Robert Charles Wilson, says The New York Times, "writes superior science fiction thrillers." His Darwinia won Canada's Aurora Award; his most recent novel, The Chronoliths, won the prestigious John W. Campbell Memorial Award. Now he tells a gripping tale of alien contact and human love in a mysterious but hopeful universe.
At Blind Lake, a large federal research installation in northern Minnesota, scientists are using a technology they barely understand to watch everyday life in a city of lobster like aliens upon a distant planet. They can't contact the aliens in any way or understand their language. All they can do is watch.
Then, without warning, a military cordon is imposed on the Blind Lake site. All communication with the outside world is cut off. Food and other vital supplies are delivered by remote control. No one knows why.
The scientists, nevertheless, go on with their research. Among them are Nerissa Iverson and the man she recently divorced, Raymond Scutter. They continue to work together despite the difficult conditions and the bitterness between them. Ray believes their efforts are doomed; that culture is arbitrary, and the aliens will forever be an enigma.
Nerissa believes there is a commonality of sentient thought, and that our failure to understand is our own ignorance, not a fact of nature. The behavior of the alien she has been tracking seems to be developing an elusive narrative logic--and she comes to feel that the alien is somehow, impossibly, aware of the project's observers.
But her time is running out. Ray is turning hostile, stalking her. The military cordon is tightening. Understanding had better come soon....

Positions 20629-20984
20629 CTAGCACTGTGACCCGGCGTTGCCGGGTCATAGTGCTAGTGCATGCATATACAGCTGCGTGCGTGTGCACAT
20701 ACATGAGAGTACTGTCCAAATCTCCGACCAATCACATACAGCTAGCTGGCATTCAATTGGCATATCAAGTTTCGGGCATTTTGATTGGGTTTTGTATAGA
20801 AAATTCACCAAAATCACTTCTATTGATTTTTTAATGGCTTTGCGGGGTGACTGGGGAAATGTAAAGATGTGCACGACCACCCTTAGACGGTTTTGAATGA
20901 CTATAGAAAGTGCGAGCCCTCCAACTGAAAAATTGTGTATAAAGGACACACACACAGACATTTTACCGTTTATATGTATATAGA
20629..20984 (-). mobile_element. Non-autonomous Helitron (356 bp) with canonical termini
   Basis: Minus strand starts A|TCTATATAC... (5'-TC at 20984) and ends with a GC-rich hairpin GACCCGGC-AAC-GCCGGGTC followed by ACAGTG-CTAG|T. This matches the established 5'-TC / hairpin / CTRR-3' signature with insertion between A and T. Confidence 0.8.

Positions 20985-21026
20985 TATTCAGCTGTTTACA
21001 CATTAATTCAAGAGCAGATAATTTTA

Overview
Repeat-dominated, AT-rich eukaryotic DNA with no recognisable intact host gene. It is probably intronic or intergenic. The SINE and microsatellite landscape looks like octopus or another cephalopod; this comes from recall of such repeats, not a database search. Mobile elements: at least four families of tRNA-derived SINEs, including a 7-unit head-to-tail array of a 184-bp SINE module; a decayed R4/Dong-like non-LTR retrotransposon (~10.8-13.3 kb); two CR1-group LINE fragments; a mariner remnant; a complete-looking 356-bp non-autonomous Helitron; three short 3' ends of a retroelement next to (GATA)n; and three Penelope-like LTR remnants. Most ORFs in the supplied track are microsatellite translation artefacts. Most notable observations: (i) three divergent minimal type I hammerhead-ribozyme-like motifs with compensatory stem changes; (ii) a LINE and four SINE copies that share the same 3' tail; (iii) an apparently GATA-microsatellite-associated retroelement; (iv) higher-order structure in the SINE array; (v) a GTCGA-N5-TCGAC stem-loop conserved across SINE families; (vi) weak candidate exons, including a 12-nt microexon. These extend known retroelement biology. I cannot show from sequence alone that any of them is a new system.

Blind Lake is a 2004 Hugo Award Nominee for Best Novel.
Wilson (The Chronoliths) grapples with the ineffable in a superior SF thriller notable for credible characters and a well-crafted plot. In the mid-21st century, revolutionary new technology allows scientists to watch life forms on planets circling other stars as if they were just a few feet away. At Blind Lake, one of two installations devoted to this purpose, Marguerite Hauser studies an enigmatic alien being who has been dubbed Subject, while also dealing with her ex-husband, Ray Scutter, a mid-level bureaucrat who constantly questions her fitness to have custody over their daughter, Tessa. Then Blind Lake mysteriously goes into lockdown the day after Chris Carmody, a journalist beset by self-doubt and a sordid past, arrives in hopes of finding a story that will restart his career. Automated trucks continue to deliver food, but all communication with the outside world is cut off. Military drones kill anyone attempting to break the quarantine. As the months pass, the installation's large population begins to come unglued. In particular, Ray, who disapproves of Marguerite's new relationship with Chris, starts to stalk his ex-wife. Tessa's possible contact with an alien even stranger than Subject adds to the suspense. Thoughtful and deliberately paced, this book will appeal to readers who prefer science fiction with substance. (Aug. 7)FYI: The Chronoliths won the John W. Campbell Memorial Award for best science fiction novel of 2002, and was nominated for both the Hugo and Aurora awards for that year.